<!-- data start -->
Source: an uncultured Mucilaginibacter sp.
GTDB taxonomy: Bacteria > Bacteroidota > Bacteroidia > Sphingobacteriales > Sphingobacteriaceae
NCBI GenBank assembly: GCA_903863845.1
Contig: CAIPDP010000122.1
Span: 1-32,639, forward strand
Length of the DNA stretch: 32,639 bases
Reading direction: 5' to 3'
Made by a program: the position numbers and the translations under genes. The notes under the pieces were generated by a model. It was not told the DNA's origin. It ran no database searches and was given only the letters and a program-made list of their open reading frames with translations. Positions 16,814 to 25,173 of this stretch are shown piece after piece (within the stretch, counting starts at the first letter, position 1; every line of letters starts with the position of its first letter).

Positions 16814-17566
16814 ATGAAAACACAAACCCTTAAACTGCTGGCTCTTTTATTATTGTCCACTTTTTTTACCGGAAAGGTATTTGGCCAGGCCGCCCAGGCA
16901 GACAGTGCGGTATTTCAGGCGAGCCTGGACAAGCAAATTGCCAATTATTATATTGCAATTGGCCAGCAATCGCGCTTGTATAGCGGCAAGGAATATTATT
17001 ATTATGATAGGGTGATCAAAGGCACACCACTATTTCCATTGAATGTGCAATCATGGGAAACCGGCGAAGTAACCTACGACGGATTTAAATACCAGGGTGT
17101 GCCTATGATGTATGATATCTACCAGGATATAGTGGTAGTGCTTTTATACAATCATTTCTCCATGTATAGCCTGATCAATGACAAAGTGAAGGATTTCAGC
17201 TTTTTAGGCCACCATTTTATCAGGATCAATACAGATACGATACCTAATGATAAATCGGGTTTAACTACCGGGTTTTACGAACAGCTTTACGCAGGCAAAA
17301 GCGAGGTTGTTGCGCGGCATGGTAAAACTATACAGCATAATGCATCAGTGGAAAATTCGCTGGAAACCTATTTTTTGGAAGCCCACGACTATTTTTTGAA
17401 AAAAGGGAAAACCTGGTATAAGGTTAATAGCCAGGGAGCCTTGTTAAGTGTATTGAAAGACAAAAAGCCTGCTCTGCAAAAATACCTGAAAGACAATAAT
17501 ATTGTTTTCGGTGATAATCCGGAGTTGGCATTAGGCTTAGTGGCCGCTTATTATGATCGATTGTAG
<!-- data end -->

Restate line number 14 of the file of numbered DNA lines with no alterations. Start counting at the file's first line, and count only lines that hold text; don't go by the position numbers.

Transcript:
17201 TTTTTAGGCCACCATTTTATCAGGATCAATACAGATACGATACCTAATGATAAATCGGGTTTAACTACCGGGTTTTACGAACAGCTTTACGCAGGCAAAA